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The aftermath of the 2016 presidential election has been fascinating, but it has not always been pleasant. As media outlets scramble to comprehend Donald Trump’s victory, several parts of America have been submerged in anger and unrest at the president-elect. Throes of protesters have taken to the streets in recent days, chanting things like “Not My President” and “Love Trumps Hate.” Some of the protest has even descended into vile territory; one sign photographed at an organized protest read, “Rape Melania,” a reference to the future First Lady.

It would be easy to dismiss this kind of disgusting rhetoric as a rare example of outrage run amok. In a sense, we should dismiss it, and resist the temptation to attribute it to all protestors. But in another sense, the kind of mindless anger that we see from many in media and in protests has become symptomatic of how American culture often responds to politics.

If democracy means anything, it means the possibility of not getting one’s own way.  Whether Donald Trump is a good fit to be president of the United States is debatable, and likely will be debated for years to come. What is not debatable that Mr. Trump won the general election because millions of Americans voted for him. The same would have been true if Hillary Clinton had won last week. The ability to accept, at a basic emotional level, political defeat—even defeat that one fears could be disastrous for the country—is a fundamental part of living in a free society. Inability to cope with the “other side’s” victory is not just immaturity; it’s a sign of deep misunderstanding of what our Republic is and how it functions.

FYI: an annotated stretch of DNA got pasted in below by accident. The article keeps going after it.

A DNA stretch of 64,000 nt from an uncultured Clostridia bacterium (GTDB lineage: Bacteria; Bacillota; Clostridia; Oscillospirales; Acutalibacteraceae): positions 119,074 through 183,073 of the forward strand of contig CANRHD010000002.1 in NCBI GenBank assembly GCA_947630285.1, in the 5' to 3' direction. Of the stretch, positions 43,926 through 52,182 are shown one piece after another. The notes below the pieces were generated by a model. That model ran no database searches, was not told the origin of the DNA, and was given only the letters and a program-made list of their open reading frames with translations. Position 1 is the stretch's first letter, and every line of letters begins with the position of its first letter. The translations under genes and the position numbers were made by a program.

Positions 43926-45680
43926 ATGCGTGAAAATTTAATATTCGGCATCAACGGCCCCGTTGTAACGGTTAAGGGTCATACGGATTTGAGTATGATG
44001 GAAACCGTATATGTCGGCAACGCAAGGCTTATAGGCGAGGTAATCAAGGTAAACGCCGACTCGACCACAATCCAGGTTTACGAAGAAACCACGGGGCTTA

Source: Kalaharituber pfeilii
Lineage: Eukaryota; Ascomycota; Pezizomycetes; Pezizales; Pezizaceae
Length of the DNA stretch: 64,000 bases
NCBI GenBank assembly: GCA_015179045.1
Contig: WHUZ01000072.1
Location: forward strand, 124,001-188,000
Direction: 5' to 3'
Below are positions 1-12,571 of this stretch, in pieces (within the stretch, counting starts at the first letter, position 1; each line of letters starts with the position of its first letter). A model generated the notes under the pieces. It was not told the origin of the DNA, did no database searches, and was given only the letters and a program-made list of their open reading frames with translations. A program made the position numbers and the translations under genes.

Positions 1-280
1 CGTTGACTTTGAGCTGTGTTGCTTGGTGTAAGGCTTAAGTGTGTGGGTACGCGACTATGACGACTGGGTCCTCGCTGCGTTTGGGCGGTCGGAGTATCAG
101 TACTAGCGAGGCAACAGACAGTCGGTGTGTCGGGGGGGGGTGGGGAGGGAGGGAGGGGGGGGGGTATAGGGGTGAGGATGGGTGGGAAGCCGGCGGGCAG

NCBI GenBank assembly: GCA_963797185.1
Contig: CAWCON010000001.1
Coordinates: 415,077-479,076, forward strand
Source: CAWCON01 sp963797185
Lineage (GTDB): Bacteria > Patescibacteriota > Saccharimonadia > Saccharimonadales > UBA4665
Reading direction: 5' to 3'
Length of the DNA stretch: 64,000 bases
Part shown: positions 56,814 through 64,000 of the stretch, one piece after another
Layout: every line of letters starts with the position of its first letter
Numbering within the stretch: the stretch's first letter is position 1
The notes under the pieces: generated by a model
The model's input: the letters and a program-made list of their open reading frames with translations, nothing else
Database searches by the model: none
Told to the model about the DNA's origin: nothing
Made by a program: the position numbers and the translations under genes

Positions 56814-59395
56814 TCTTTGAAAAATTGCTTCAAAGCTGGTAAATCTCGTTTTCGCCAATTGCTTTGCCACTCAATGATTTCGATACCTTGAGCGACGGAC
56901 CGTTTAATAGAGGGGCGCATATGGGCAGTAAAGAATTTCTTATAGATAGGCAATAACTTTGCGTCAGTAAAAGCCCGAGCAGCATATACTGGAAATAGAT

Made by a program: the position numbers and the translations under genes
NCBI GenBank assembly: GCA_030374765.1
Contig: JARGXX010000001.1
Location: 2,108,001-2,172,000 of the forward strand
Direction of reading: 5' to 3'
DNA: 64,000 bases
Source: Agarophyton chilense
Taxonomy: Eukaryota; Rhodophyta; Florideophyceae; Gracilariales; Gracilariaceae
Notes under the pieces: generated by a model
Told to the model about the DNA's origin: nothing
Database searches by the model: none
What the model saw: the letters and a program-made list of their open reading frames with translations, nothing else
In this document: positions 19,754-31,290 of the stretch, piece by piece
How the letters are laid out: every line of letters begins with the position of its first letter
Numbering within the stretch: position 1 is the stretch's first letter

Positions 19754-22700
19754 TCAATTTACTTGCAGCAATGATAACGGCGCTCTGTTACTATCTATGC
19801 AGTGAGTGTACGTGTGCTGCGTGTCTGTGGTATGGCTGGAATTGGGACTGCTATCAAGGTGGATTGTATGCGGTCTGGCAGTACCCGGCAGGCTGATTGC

Being personally disappointed, offended, or even outraged at the outcome of a presidential election is understandable. Politics is important because it concerns people, and the well-being and flourishing of our neighbors should always be an issue that impacts us personally. But what we have seen in the week since Mr. Trump’s election indicates that far too many Americans have no imaginative grasp of how their fellow citizens could disagree with them at the voting booth. This is worrisome.

We should feel free to dissent, always, against that which violates our conscience. Freedom will allow nothing less. But we should also be able to accept that the American experiment inherently allows for the triumph of those we believe should not triumph. That is a strength, not a weakness, of our Republic. 


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Director, Commonwealth Policy Center